2. For those individuals looking to externalise a portion of their wealth then knowing what factors impact the exchange rate is key. If possible, it is advisable to have approximately 30% of your investible wealth in a hard currency (USD, GBP, EUR, CHF, JPY) but if you are about to send monies offshore for the first time then it obviously doesn’t make sense to do so when the rate is high. While predicting what the rate will do is an impossible task there are markers in the economic calendar that impact the Rand. FED monetary policy announcements, our SARB monetary policy announcements, US employment figures (first Friday of every month) and various others will drive Rand action so be mindful of these before going offshore. For those individuals who have already taken money offshore and who are looking to send more then the exchange rate becomes very important. It is vital that you calculate what your average exchange rate is over your previous transactions so that you know when to send additional monies at a rate that will bring your average rate down. Quite simply, add up the Rand value of all your transfers and then add up the Dollar values you received offshore (assuming you bought Dollars). Divide the Rands by the Dollars and that will give your average exchange rate, and then make sure any further transfers are below this rate.
  3. Our inflation rate is directly linked to the exchange rate. Almost everything we buy, from food, to clothes to electrical equipment to petrol has some import component in its price. If the importer has to spend more Rands to bring these goods in, then this additional cost is passed on to the consumer. Unfortunately, we all know that the opposite is seldom true, and that prices do not come down as the exchange rate improves, but keeping an eye on the exchange rate will help you budget for your monthly expenses should the currency be in a weakening trend.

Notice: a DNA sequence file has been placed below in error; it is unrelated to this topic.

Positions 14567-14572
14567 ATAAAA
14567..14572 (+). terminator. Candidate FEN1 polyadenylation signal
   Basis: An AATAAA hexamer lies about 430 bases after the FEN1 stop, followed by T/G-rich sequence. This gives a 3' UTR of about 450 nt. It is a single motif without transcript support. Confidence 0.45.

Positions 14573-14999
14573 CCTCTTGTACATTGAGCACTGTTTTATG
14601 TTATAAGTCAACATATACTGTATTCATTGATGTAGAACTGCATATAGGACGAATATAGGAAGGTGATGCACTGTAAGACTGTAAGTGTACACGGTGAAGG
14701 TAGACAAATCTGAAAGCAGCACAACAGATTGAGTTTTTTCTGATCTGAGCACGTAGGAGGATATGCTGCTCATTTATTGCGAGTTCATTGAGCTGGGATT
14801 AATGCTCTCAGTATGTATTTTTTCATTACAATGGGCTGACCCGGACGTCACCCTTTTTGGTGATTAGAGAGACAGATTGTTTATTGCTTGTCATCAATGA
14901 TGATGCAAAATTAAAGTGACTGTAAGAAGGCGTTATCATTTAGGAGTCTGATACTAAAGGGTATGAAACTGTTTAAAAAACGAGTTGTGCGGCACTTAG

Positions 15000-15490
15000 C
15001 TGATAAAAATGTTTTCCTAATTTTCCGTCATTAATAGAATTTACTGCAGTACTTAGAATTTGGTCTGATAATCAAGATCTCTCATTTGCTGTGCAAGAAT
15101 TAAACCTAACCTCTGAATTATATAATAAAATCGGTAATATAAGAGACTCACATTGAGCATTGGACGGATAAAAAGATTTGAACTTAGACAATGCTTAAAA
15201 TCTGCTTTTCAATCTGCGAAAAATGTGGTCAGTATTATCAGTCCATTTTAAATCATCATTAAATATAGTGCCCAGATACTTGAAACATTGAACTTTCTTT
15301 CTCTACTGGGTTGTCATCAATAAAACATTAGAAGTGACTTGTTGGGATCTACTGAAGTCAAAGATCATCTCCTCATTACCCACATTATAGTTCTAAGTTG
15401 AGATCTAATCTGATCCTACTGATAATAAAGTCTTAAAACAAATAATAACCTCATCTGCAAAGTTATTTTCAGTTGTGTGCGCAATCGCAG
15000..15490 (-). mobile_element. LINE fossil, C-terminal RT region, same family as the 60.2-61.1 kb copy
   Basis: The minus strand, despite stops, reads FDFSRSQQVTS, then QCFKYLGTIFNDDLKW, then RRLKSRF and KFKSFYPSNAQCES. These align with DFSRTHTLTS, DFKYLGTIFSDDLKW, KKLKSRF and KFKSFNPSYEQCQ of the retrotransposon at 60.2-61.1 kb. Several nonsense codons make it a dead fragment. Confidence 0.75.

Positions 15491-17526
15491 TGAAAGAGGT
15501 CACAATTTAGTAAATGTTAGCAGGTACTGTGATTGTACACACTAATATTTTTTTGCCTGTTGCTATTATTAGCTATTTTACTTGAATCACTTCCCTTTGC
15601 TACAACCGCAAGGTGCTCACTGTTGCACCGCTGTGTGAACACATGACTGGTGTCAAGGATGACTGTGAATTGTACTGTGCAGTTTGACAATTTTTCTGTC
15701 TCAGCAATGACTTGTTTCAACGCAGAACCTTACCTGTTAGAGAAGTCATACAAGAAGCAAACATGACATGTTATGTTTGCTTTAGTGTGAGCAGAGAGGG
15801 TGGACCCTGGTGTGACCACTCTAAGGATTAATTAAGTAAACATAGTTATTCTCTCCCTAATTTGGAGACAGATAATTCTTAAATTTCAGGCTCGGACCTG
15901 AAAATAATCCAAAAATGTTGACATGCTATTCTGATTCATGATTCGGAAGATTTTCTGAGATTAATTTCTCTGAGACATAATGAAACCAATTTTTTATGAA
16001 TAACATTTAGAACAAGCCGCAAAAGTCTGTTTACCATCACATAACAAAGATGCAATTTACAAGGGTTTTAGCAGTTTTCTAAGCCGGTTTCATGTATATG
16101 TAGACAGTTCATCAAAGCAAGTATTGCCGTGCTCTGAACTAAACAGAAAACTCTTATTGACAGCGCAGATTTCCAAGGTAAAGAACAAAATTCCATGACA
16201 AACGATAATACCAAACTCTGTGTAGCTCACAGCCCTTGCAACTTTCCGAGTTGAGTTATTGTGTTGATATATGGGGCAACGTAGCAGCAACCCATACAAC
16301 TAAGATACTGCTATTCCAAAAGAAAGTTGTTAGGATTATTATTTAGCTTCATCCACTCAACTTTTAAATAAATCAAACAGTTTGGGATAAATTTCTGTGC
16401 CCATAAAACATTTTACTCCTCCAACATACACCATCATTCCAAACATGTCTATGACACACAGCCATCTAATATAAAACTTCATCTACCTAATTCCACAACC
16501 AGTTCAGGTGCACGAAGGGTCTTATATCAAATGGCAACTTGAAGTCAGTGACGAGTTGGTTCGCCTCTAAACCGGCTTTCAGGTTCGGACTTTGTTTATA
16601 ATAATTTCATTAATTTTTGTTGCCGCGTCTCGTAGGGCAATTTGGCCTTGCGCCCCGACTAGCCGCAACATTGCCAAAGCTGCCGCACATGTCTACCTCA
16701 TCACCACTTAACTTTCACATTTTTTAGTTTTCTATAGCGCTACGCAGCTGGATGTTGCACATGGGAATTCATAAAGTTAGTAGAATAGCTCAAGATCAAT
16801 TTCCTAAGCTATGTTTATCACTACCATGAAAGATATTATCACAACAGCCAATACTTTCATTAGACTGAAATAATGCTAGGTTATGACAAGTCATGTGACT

4. Our interest rate is also linked to the exchange rate. This is an indirect relationship with inflation as the common ground, and the Reserve Bank has set a target of 3% to 6% inflation. At present we are above 6%, with some economists predicting a breach of 7% by year end. To curb inflation the Reserve Bank increases our interest rate which attracts foreign investment and strengthens the Rand. Almost all of us have some form of debt, and a rising exchange rate that drives inflation up will ultimately end up in higher interest rates and bigger monthly instalments.

The Rand – Risks & Opportunities

Author: Hadyn Little (Foundation Fund Managers www.foundationgrp.co.za)